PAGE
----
Here's what Ontario's new restrictions mean for the London region
LONDON, ONT. -- After new modelling data showed the current wave could continue into summer if nothing changes, the province has announced new restrictions and stricter enforcement of existing rules.
Ontario Premier Doug Ford announced Friday afternoon that the state of emergency and stay-at-home order are being extended by two weeks for a total of six weeks.
In addition to extending the ordersadditional restrictions take effect on Saturday including:
- outdoor gatherings are restricted to members of the same household
- outdoor amenities including golf courses, basketball courts, soccer fields and playgrounds are closed
- essential retail capacity is reduced to 25 per cent
- non-essential construction workplaces closed
- starting Monday religious services limited 10 people indoors, drive-in services permitted
- starting Monday there will also be checkpoints at provincial borders with Manitoba and Quebec, with exceptions for business, medical care or the transport of goods
Ford also said enforcement will be ramped up, "We are taking decisive action on the ground to dramatically step up enforcement. We have made the difficult but necessary decision to give police and bylaw officers, special authorities to enforce public health measures for the duration of the stay at home order."
Police are temporarily being given additional authority to ask anyone not in a residence to give their reason for not being at home and to provide their home address, as well as to stop vehicles to ask about the reasons for leaving their home.
Solicitor General Sylvia Jones says, "It is imperative that everyone limit their trips outside of the home to permitted purposes only, such as going to the grocery store or pharmacy, medical appointments, outdoor exercise, or for work that cannot be done remotely."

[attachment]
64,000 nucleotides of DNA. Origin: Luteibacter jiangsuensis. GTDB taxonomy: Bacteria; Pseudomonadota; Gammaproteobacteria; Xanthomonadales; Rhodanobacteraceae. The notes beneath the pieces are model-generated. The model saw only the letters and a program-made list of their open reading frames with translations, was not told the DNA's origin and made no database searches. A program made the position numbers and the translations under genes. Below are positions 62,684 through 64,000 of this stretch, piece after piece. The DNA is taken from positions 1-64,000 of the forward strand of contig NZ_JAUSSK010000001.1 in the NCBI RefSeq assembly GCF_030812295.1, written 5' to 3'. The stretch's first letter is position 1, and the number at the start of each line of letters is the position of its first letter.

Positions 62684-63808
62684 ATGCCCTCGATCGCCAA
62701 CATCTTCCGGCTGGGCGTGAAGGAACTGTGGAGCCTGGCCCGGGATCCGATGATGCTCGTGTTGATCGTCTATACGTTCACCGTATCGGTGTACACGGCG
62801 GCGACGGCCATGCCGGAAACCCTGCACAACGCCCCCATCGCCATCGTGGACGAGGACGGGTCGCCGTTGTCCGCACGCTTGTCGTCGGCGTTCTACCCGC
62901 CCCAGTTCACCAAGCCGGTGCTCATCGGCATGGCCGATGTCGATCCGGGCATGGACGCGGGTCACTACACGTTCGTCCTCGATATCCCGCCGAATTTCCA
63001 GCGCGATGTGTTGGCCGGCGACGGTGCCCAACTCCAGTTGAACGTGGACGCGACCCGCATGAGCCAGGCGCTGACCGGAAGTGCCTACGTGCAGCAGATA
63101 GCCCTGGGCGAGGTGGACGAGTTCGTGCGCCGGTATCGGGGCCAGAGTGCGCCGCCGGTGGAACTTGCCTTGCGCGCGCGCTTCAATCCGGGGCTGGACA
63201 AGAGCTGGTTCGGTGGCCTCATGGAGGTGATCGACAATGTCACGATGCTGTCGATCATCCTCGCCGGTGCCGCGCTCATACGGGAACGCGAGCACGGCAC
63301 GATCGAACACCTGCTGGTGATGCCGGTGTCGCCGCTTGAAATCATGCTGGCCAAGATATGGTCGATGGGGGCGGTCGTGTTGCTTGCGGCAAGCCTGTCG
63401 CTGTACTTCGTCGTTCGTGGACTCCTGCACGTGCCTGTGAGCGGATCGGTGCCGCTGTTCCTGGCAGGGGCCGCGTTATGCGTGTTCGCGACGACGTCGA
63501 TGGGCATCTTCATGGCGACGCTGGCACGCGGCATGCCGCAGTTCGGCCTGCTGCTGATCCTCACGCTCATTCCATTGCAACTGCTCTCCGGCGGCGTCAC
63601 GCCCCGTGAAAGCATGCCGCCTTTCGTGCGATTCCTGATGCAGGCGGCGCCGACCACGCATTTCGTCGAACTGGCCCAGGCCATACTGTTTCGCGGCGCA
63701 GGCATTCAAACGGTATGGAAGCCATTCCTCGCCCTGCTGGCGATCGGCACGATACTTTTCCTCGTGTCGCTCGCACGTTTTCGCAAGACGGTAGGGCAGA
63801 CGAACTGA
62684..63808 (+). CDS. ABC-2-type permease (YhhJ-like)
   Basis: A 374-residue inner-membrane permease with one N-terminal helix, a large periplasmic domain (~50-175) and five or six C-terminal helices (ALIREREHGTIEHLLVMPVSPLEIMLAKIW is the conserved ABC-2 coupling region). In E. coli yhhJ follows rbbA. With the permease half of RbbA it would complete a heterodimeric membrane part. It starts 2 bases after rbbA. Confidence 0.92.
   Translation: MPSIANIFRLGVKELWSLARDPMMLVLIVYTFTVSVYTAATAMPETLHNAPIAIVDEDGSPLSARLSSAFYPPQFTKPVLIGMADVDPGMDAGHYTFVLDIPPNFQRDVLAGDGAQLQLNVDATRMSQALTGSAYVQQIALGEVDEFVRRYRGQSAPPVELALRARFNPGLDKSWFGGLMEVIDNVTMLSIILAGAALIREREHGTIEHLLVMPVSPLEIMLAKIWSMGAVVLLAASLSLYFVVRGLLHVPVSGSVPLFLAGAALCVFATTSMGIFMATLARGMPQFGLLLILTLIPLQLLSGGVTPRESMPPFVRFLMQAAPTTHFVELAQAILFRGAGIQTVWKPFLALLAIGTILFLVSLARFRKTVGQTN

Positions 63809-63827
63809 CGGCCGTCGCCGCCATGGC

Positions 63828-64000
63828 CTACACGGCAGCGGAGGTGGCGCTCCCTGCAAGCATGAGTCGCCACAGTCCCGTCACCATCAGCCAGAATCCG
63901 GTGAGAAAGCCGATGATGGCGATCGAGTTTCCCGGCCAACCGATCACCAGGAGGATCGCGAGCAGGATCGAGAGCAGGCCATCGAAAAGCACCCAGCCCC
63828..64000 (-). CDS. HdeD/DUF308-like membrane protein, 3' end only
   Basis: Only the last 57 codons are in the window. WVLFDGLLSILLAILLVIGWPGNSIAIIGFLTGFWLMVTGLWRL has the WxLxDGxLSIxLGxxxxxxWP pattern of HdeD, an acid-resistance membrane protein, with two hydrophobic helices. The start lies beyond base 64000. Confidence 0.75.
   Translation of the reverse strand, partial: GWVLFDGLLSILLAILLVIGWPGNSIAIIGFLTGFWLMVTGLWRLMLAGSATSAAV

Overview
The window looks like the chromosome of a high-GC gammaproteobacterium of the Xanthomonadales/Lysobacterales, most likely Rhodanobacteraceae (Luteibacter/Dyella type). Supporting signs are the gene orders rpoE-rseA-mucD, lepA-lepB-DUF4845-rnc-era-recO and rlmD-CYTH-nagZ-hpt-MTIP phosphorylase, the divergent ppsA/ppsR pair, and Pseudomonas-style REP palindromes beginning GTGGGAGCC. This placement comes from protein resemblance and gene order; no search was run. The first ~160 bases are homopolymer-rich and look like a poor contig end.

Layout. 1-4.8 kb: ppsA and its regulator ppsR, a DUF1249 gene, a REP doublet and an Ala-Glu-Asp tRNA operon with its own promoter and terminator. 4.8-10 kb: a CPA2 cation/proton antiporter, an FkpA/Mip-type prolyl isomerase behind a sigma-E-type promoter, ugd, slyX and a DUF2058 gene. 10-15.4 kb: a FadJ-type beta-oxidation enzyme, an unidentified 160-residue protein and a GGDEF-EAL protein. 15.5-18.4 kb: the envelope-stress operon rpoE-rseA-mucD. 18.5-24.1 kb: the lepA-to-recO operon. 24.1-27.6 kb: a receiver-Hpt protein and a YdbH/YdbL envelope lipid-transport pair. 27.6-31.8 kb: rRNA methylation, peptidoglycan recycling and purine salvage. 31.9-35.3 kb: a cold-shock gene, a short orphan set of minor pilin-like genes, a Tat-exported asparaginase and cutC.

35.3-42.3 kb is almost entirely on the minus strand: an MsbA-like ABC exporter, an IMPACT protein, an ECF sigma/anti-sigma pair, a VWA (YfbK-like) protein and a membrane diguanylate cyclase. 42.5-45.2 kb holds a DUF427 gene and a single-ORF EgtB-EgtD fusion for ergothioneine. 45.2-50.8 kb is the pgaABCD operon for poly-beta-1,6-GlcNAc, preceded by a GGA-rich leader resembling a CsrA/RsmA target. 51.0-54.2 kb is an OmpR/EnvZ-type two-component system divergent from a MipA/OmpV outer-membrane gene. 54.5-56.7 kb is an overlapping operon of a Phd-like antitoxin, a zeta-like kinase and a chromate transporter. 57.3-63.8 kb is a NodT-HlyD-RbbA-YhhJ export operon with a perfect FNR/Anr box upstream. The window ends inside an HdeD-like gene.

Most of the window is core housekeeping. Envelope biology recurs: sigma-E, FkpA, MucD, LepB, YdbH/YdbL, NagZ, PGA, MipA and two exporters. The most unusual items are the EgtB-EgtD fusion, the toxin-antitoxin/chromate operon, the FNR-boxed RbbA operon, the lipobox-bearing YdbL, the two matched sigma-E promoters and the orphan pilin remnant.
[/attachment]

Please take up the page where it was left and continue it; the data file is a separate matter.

London police Const. Sandasha Bough said in a statement they are still awaiting specific details of the updated stay-at-home order so they can assess what they are being asked to do, including restrictions and exceptions.
"As we have been, our plan is to continue to engage, explain, educate and enforce. Our goal -- as should be the goal of everyone in the community -- is to help put an end to COVID-19 so that we can all return to ‘normal’ business. We ask for the community’s support in helping to achieve this."
Health Minister Christine Elliott also announced vaccines would be redirected to hot spots, with 25 per cent of future vaccine allocations going to 12 public health regions with higher rates of death, hospitalization and transmission.
It's unclear what impact this might have on the London region, which is already expecting a reduction in COVID-19 vaccines in coming weeks.
While the Middlesex-London Health Unit (MLHU) reported new daily records in recent days, with three of the highest daily case counts coming in the last seven days, it is not considered a hot spot.
After a spike in cases, on Wednesday Grey-Bruce asked all residents to consider themselves carriers and to stay home for 48 hours, while Windsor-Essex saw a jump in cases Thursday nearly bringing the daily report into triple digits.
The surge in cases came a little after a week of a province-wide stay-at-home order which followed an initial ‘circuit breaker’ shutdown.
As of April 16 there were more than 700 patients in Ontario ICUs.
At the London Health Sciences Centre (LHSC), nine staff and 65 inpatients are positive for COVID-19, with 28 in intensive care, an increase of four in the ICU over the last 24 hours.
The modelling released Friday shows a dramatic increase in intensive care occupancy no matter what changes are made, with a projection of 1,000 people in the ICU within two weeks.
Still stronger public health measures are expected to at least "blunt" the impact.
- With files from CTV London's Justin Zadorsky